The GT3 continues to use rear-wheel drive and rear-axle steering is standard. But the big-deal stuff is up front, where the GT3 gets the same double-wishbone suspension as the Le Mans-winning 911 RSR race car. (OK, Porsche says it's "adapted" from the RSR, but again, it's basically the same.) The benefit to a double-wishbone setup is better turn-in and increased feedback, neither of which have exactly been lacking in any new 911. The front track is also 1.9 inches broader than a 911 Carrera's, for the added wide-stance traction.
Speaking of traction, every GT3 rolls out on Michelin Pilot Sport Cup 2 tires, which are pretty much the greatest summer tires around. Up front, 255/35-series tires wrap 20-inch center-locking forged alloy wheels; at the rear, larger 21-inch wheels are shod with pleasantly plump 315/30-series Cup 2s. As far as pure driving performance goes, there isn't a single downside to these Michelins -- except for the fact that they're expensive. But if you really want ultimate grip for track days, Porsche dealers can sell you even stickier Cup 2 R tires. Porsche says you can't technically buy these from the factory because the company doesn't exactly want uninformed owners optioning a car with Cup 2 Rs and then immediately crashing leaving their house on a rainy day.
The new front suspension and grippy Cup 2 R tires are partly responsible for the 992 GT3's insane 6-minute, 59.927-second Nurburgring Nordschleife lap time. That's a 17-Mississippi improvement over the 991.2 GT3. Holy smokes. Aerodynamics play a big part in that achievement, too, which brings me to a relatively controversial element of the 992 GT3: the wing.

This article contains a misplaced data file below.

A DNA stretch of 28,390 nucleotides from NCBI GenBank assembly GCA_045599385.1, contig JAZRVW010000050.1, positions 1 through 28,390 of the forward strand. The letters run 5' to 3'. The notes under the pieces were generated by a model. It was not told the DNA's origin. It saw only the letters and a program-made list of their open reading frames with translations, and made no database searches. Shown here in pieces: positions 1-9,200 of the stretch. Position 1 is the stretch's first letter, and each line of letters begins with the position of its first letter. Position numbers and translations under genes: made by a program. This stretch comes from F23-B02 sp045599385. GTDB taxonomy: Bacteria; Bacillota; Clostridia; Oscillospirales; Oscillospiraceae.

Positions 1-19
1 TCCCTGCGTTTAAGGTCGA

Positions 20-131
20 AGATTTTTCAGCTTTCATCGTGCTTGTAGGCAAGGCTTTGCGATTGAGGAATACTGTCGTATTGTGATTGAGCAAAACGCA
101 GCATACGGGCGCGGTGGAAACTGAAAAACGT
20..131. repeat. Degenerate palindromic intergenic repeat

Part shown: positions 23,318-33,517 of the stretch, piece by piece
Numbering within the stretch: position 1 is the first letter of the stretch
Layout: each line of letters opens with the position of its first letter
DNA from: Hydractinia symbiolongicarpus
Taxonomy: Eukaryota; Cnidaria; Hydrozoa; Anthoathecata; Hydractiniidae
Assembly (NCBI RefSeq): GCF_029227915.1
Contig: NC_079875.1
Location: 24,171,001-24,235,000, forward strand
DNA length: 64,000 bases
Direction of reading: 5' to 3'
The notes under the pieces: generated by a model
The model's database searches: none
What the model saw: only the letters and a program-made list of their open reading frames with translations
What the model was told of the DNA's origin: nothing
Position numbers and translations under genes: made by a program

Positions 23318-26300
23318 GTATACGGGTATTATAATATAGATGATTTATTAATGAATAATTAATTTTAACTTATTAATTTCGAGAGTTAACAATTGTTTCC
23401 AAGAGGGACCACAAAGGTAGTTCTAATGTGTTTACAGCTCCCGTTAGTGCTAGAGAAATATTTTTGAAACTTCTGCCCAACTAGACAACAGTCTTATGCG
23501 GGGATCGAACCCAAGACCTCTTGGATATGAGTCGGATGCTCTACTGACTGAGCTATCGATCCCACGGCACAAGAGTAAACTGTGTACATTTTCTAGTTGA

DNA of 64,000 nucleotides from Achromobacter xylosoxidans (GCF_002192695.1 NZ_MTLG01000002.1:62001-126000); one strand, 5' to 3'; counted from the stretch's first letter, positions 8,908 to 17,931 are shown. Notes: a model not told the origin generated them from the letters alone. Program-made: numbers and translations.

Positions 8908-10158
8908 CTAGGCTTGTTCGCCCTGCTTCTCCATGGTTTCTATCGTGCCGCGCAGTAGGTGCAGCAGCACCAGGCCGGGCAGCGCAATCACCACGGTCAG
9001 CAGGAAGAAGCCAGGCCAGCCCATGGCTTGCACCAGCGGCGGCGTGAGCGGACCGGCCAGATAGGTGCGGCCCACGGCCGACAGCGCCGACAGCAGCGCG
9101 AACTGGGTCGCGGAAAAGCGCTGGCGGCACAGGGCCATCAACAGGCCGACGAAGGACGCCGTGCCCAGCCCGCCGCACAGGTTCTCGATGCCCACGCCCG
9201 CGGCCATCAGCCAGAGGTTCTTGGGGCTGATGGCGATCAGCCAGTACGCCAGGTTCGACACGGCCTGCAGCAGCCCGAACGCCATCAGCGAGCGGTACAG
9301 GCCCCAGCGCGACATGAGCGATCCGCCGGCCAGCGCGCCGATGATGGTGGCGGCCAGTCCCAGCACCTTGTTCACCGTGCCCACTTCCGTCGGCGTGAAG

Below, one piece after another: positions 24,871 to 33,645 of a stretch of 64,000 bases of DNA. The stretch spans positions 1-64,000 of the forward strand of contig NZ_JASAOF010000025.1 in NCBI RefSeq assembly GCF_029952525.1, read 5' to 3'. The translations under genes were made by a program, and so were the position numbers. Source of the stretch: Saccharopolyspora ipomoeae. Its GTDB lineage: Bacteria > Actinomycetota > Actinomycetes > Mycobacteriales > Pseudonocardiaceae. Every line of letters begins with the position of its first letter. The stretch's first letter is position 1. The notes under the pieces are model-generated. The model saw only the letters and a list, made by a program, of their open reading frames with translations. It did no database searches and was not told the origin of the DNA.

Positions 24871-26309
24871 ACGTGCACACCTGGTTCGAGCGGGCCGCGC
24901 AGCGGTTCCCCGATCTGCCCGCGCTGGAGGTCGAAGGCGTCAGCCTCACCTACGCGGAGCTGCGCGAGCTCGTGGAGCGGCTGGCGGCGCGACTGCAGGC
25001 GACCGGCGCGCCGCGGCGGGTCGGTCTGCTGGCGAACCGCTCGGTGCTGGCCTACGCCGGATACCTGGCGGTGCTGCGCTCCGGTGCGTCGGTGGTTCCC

The swan-neck design isn't exactly beautiful, but damn if it isn't functional. In its standard, how-it-leaves-the-factory setting, the wing accounts for a 50% improvement in rear downforce compared to the old GT3. Put the wing in its performance position and Porsche says that downforce increases by as much as 150% while traveling at 125 mph. The rear diffuser generates four times as much negative lift as the old GT3's, too.
Without a racetrack at my disposal, and without a last-generation GT3 with which to compare, I can't tell you how much better the new car feels during a hot lap. But I can tell you the 992 GT3 is a total riot on the mountain roads north of Los Angeles. It only takes a few turns to really notice the new front suspension -- the 911's already fantastic steering is somehow even better, maybe borderline twitchy, while still feeling 100% natural and communicative. The GT3 goes exactly where you point it with an immediacy I've yet to experience in a modern street-legal sports car, and between the double-wishbone front, multilink rear suspension, rear-axle steering and the tires' huge grip threshold, I will absolutely run out of talent long before the GT3 does.